Fresh Produce

Our Roots Are In The Local Produce Business.

“My great grandfather, J.P. Rouse, founded the City Produce Company in 1923, bringing fruits and vegetables from local, independent farms to the rest of the state and eventually stores around the country. 90 years later, my family is more committed than ever to supporting our farmer neighbors. We work directly with each farming family to bring you the first and freshest of every crop.”

—Donny Rouse, CEO, 3rd Generation


Cara Cara seedless navel oranges, Moro “blood” oranges, clementines, red-orange tangerines, minneolas tangelos and grapefruits are fresh and ripe right now. Pummelos, which look like oversize grapefruits but are sweeter and less acidic, are also in season. These are the largest of all citrus fruit. We also have Meyer Lemons, which are sweeter and juicier than regular lemons, and yellow and green striped Pink Zebra lemons. Storage: Most citrus will keep at room temperature for three to five days, or longer in the vegetable drawer of your refrigerator. Eat Right with Rouses: Citrus is a good source of flavonoids, particularly hesperidin. Hesperidin gets credit for boosting heart health because it helps lower your LDL or “bad” cholesterol and raise you HDL or “good” cholesterol.


Hearty green kale, a relative of the cabbage, is available year-round, but December through February is peak season for this leafy green. Kale works as a stand-in for spinach and is excellent sautéed. Rouses Corporate Chef Says: Massaging or kneading raw kale helps break down its cellulose so it’s less bitter and easier to digest. Remove the fibrous ribs before the rubdown. The leaves will soften and turn darker as the kale wilts. Storage: Stow unwashed in the refrigerator, wrapped with a damp paper towel with plenty of airflow for up to two weeks. (Keep kale away from ethylene-producing fruits and vegetables (bananas, apples, melons, peaches, tomatoes, etc.) to avoid spoiling. Soak in cold water to get rid of any sand or dirt before cooking or eating. Eat Right with Rouses: Aside from vitamin K, kale is also a good source of manganese, a trace mineral that is present in the body in small amounts. It helps form connective tissues, blood clots, bones and some hormones.


Leeks are a member of the onion family, which includes onions, shallots, garlic, and chives. Though they look like giant green onions, they’re sweeter and have a much milder flavor. The winter leeks out now tend to be fatter and shorter than summer leeks. Storage: Keep fresh, unwashed, untrimmed leeks in a loosely wrapped plastic bag in the vegetable drawer of your refrigerator for one week. Rouses Corporate Chef Says: Leeks are grown in sandy soil. Rinse them well under running water to remove visible dirt or sand, then slice and soak before eating or cooking. Eat Right with Rouses: Leeks possess a sulfur-containing compound named allicin. The compound acts as an anti-viral and anti-bacterial in your body. More recent research suggests it may also play a role in fighting free radicals.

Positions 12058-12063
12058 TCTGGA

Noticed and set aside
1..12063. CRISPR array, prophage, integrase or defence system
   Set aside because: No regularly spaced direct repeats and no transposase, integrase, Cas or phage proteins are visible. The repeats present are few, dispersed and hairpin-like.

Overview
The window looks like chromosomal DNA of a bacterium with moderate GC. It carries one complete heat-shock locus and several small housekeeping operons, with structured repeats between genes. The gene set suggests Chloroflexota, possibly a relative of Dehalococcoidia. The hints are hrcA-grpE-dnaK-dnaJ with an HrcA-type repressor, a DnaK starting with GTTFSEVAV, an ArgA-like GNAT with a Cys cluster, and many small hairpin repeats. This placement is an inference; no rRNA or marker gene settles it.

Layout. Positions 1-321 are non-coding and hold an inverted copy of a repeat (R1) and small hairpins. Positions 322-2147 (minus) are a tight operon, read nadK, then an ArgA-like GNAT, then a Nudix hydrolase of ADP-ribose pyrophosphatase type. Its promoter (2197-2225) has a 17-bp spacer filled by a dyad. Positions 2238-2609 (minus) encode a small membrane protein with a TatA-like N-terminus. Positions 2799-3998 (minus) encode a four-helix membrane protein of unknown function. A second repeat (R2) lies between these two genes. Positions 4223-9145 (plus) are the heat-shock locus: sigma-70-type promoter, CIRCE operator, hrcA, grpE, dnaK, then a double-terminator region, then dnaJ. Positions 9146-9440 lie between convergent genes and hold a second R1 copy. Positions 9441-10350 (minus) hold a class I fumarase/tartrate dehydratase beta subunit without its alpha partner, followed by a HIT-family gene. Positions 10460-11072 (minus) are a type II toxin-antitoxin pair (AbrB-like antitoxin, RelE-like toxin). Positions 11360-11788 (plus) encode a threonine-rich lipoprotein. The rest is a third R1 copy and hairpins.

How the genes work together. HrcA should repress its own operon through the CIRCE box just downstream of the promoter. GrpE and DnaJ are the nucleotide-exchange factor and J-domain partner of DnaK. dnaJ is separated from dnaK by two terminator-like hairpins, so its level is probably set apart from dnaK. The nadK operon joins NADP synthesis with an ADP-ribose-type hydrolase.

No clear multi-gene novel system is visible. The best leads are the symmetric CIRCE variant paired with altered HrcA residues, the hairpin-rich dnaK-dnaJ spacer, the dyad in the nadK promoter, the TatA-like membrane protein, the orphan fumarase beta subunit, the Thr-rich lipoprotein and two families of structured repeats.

Parsnips look like cream-colored carrots but that’s where the resemblance ends. You can eat them raw – parsnips have a sweet, nutty flavor – but they’re much better cooked. Try roasted or boiled and mashed like potatoes. Storage: Trim off green tops and store in a plastic bag in the vegetable drawer of your refrigerator for up to one week. Eat Right with Rouses: Parsnips are particularly high in vitamin C as well as vitamin K. Both vitamins are essential to bone health, but vitamin C is well known for its role in collagen production, while vitamin K is more essential to blood clotting and heart health.

AT SEASON’S PEAK: Turnips & Rutabagas

Purple top white glove turnip roots and rutabagas look strikingly similar. Turnips are sweeter and squatter than rutabagas, which tend to be longer and leaner. Both are great mashed and roasted. Storage: Turnip roots and rutabagas can be stored, unwashed, tightly wrapped in a plastic bag in the vegetable drawer for up to 2 weeks. Eat Right with Rouses: Rutabaga’s are an excellent source of fiber – one medium root provides 36% Daily Value. Turnip roots are a good source of vitamin C but the green tops, or turnip greens, are more nutritionally dense. They are a great source of vitamin A, vitamin C, vitamin K, folate, copper, calcium and manganese.


Produce That Tastes As Good As It Looks

We stock more than 300 types of fruits and vegetables and over 100 organic selections grown without the use of chemical pesticides or fertilizers every day. Our produce buyers travel to Washington to pick our apples, Idaho for our potatoes, and across the Gulf Coast to meet with local farmers.

  • Fresh Cut Fruits & Vegetables
  • Fresh Smoothies
  • Housemade Guacamole & Pico de Gallo
  • Infused Waters
Nutrition Facts